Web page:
he said.
Lincoln Electric has grown its automation offerings over the
last few years to include preengineered robotic systems, CNC
plasma cutting equipment, fixturing and tooling, engineered line
builds, robotic integration, laser systems, weld fume control, and
fire prevention.

The Edradour complements the companys existing fleet, which


includes daughter craft, The Aberlour, a mother vessel, The SIEM
Stork, and three dive intervention craft. The vessel has the same
design specification as The Aberlour, which will allow both to be
interchangeable with the existing twin davit system.
We are very pleased to welcome The Edradour to our fleet.
The shared design specification allows compatibility with our existing launch and recovery system and will bring familiarization
to all our crews, resulting in a greater safety recovery and efficiency in our diving operations, said Roddy James, senior vice
president of Stork Technical Subsea.

Kemppi and ABB Announce Robotic


Welding Systems Collaboration

Stork Technical Invests in New


Daughter Craft
Stork Technical Services, a global provider of management
services for the oil and gas, chemical, and power sectors, recently
announced an investment of more than $3.2 million in its new
daughter craft, The Edradour. The craft, which will provide additional operational support to meet the expanding needs of Storks
diving operations, has additional lifting capability for four-point
lifting, providing vessel crane launch and recovery capabilities,
and increased generator capacity.

Through an agreement between the two companies, Kemppi Oy


welding equipment will be paired with ABB robots such as in this
FlexArc robotic welding cell.

Kemppi Oy, a manufacturer of industrial arc welding equipment, and ABB Robotics, a supplier of industrial robots and modular manufacturing systems, have established a collaboration to
develop fully equipped robotic welding packages. ABB indicated
the technologically innovative welding packages would be designed as modular, cost-effective projects for companies to easily install or upgrade into a robotic system. The joint business
covers Europe, Asia, Africa, and South America.
Kemppi equipment will be featured at all certified ABB Robotics welding lab locations, where customers will be able to conduct robotic welding trials on the latest equipment.

Pema to Supply Two Robotic Profile


Processing Lines
The Edradour, which represents a more than $3.2 million investment, will provide additional operational support of Storks diving
operations.
8

JANUARY 2014

Pemamek, a manufacturer of automated welding and production systems, has received another contract to supplement
continued on page 100

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NEWS OF THE
INDUSTRY
Greater Waco Advanced Manufacturing Academy Awarded $2.2 Million Grant
The Waco Independent School District, Waco, Tex., has been awarded a $2.2
million grant from the U.S. Department of Education to further enhance the
Greater Waco Advanced Manufacturing Academy. The school opened its doors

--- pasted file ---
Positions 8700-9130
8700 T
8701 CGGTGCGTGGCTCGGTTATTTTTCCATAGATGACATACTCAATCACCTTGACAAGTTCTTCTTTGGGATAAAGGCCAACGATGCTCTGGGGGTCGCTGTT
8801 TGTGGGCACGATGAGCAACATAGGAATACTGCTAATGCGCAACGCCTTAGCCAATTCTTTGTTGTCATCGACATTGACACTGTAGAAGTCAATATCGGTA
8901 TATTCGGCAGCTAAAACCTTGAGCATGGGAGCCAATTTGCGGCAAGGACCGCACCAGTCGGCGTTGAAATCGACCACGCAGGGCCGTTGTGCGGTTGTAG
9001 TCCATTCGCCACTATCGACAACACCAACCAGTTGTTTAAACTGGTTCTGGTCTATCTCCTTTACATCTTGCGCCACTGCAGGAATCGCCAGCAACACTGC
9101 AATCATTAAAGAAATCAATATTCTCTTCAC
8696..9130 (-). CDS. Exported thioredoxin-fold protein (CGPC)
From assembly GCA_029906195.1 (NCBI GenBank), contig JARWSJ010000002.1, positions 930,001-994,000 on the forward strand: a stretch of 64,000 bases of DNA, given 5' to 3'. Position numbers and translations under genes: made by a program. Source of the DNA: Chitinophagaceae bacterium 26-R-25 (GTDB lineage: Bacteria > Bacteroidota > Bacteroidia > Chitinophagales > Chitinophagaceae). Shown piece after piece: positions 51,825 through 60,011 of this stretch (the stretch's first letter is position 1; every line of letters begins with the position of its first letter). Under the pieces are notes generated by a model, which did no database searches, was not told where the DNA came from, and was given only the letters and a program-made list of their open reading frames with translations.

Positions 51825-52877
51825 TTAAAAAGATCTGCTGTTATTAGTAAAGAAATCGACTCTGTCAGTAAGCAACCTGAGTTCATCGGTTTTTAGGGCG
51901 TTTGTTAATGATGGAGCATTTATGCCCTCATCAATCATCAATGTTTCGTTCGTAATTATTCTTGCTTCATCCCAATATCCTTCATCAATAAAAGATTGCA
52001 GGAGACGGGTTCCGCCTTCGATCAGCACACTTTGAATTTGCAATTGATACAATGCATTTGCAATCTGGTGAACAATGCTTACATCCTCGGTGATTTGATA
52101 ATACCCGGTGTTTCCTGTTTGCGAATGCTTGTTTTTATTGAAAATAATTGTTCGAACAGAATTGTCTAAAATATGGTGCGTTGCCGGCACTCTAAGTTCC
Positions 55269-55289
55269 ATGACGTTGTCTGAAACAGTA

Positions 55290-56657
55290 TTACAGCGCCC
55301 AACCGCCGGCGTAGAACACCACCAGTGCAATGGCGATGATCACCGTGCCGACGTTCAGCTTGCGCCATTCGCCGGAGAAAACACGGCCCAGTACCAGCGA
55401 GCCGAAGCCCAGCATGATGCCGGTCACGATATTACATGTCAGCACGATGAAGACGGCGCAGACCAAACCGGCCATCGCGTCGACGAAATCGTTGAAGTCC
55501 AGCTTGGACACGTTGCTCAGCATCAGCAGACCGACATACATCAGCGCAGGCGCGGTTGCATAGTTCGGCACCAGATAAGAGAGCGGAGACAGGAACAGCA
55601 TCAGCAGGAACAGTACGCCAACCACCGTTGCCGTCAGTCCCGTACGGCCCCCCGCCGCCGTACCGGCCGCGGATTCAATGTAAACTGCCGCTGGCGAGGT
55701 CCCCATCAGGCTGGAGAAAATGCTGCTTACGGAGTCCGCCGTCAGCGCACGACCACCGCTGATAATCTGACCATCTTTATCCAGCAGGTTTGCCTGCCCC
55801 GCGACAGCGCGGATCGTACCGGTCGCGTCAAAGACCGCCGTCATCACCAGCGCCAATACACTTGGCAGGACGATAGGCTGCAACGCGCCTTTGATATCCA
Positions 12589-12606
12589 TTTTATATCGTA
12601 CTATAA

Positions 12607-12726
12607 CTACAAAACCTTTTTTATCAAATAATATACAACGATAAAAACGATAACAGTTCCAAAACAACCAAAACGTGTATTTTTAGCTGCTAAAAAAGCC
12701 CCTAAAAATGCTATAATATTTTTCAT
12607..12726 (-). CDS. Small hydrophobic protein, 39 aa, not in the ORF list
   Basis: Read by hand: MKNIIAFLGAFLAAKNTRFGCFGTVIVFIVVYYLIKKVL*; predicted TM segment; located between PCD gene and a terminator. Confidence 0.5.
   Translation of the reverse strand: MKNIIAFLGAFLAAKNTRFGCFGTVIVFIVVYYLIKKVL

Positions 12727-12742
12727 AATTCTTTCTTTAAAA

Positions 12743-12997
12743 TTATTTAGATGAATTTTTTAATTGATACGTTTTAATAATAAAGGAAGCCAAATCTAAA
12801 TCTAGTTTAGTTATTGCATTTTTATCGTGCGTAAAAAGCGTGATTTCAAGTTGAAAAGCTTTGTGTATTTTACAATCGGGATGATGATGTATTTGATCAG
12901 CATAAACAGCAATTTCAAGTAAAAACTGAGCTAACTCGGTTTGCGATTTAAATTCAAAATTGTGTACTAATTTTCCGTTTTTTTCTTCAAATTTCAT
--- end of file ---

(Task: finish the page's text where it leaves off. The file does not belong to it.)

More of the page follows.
in August and is now teaching welding skills to students from Waco and the surrounding area.
The grant is part of the federal governments $89.8 million in Magnet School
Assistance Program grants featuring a goal to promote courses within magnet
schools that will strengthen knowledge of academic subjects and attainment of
tangible vocational skills.
Our vision for the Greater Waco Advanced Manufacturing Academy is to prepare Waco area students for productive employment, success in postsecondary
education, or both, said Waco Independent School District Superintendent Dr.
Bonny Cain. Right now, we know that many of our local manufacturing businesses need welders, so were trying to meet that demand.
The school district plans to use the grant awarded to the academy for purchasing additional equipment and consumables, provide professional development
staff and students, plus expand the schools curriculum.

GE Researchers Experiment with 3D


Painting to Build Up and Repair Parts

Welding is taught at the Greater Waco Advanced


Manufacturing Academy, and this substantial
grant will be used in many ways, including to
purchase extra equipment and consumables.

Northwest Pipe Co.s Tubular Products


Group Earns Largest Project in Its History
Northwest Pipe Co., Vancouver, Wash., will provide about 400
miles of 1234-in. line pipe for the Double H Pipeline project to
transport crude oil from Dore, N.Dak., to Guernsey, Wyo.
The ability for Northwest Pipe Co. to participate on projects
like Double H is the result of $35 million of investments that have
been made in our Atchison [Kansas] facility over the last several
years. These investments have allowed us to continue to expand
our product offering both in wall thickness and strength level
on line pipe up to 16 in. in diameter, said Scott Montross,
company CEO.

Apple Secures Patent for New FSW Method

GE researchers are developing new ways to repair and build up


parts using a process called cold spray. Here, GE Materials Engineer Leo Ajdelsztajn prepares a test in one of the companys spray
booths.
GE researchers recently announced they are using a process
called cold spray where metal powders are sprayed at high velocities to build a part or add material to repair an existing part.
Also known as 3D painting, cold spray demonstrates a blend
of materials, process, and product function that can in the immediate future transform repair processes for industrial and
aircraft components such as rotors, blades, shafts, propellers, and
gear boxes. Future benefits include extended product lifespan and
reduced manufacturing time along with material costs.
To view a demonstration, visit the following link:
www.youtube.com/watch?v=NXGOZ5ns3Zo&feature=youtu.be.
10

JANUARY 2014

The U.S. Patent and Trademark Office has published a series